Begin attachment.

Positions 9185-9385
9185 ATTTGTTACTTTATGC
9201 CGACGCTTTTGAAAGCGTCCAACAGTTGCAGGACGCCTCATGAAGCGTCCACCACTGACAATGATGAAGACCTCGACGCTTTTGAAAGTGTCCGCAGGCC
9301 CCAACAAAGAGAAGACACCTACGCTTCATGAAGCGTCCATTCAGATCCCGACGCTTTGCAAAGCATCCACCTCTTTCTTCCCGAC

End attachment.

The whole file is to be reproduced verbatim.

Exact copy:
Positions 9185-9385
9185 ATTTGTTACTTTATGC
9201 CGACGCTTTTGAAAGCGTCCAACAGTTGCAGGACGCCTCATGAAGCGTCCACCACTGACAATGATGAAGACCTCGACGCTTTTGAAAGTGTCCGCAGGCC
9301 CCAACAAAGAGAAGACACCTACGCTTCATGAAGCGTCCATTCAGATCCCGACGCTTTGCAAAGCATCCACCTCTTTCTTCCCGAC